Jurikhet farmers turn to growing carrotsMany farmers in Jurikhet village of Makwanpur district have been growing carrots instead of their usual crops of maize, millet and beans because of high returns.
Many farmers in Jurikhet village of Makwanpur district have been growing carrots instead of their usual crops of maize, millet and beans because of high returns.
Carrot farming was introduced in the village around 21 years ago by Singha Bahadur Rana Magar and Sitaram Thapa. The duo received technical support from Plan Makwanpur which also constructed irrigation facilities to allow farmers to grow vegetables like carrots.
Today, the two earn around Rs200,000 to Rs400,000 annually from their carrot crops. Inspired by their success, many farmers have taken to growing the root vegetable which has brought them increased incomes and improved their living standard.
“Earnings from growing carrots have boosted the living standard of many farmers in Jurikhet village as they earn up to Rs500,000 a year,” said Rana Magar.
Jurikhet village contains around 40 households. They have currently dedicated around 250 ropanis to carrot farming.
As more and more people in this village are growing carrots, the village has earned the moniker of Carrot Village.
“Carrot farming has brought unimaginable changes to the lives of the people here,” said Surendra Thike, a local. “As a result, many people have stopped producing traditional agricultural products such as maize, millet and beans.”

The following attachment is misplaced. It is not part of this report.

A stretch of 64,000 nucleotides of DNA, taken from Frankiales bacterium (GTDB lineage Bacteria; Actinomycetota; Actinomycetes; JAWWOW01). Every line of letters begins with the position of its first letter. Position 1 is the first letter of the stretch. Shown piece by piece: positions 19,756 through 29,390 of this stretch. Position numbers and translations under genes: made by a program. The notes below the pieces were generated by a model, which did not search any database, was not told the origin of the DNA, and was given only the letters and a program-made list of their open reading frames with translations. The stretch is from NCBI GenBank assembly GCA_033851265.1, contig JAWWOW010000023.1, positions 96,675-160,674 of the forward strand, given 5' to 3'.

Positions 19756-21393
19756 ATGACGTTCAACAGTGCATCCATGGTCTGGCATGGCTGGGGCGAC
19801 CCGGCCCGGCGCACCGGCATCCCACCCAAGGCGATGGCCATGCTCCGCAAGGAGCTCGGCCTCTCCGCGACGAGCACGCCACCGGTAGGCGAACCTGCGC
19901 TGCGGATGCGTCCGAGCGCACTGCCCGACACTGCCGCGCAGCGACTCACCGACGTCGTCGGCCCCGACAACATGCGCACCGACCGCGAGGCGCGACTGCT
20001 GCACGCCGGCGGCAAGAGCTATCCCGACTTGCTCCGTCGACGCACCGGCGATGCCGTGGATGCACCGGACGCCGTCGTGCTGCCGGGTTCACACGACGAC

Many people have been switching to carrot farming because the market for this product is still growing. Currently, farmers sell carrots for Rs40 to Rs60 per kg. They are using sigma, new kuroda, early nantes and other hybrid seeds to grow carrots. The root vegetable can be harvested two months after planting.
Around 600 to 1,000 kg of carrots can be grown on a ropani of land, according to Nirmal Gadal, chief of the Makwanpur Agricultural Development Office.
Nepal produces around 31,405 tonnes of carrots annually on 2,685 hectares of land, as per the latest report of the Ministry of Agricultural Development.
The Central Region is the largest producer of carrots in the country. It grows 12,330 tonnes of the vegetable, accounting for 39 percent of the total output.
The Eastern Region comes second with 10,000 tonnes, or 32 percent of the total. The Western Region takes third place with 5,100 tonnes, or 16 percent of the total carrots grown in the country.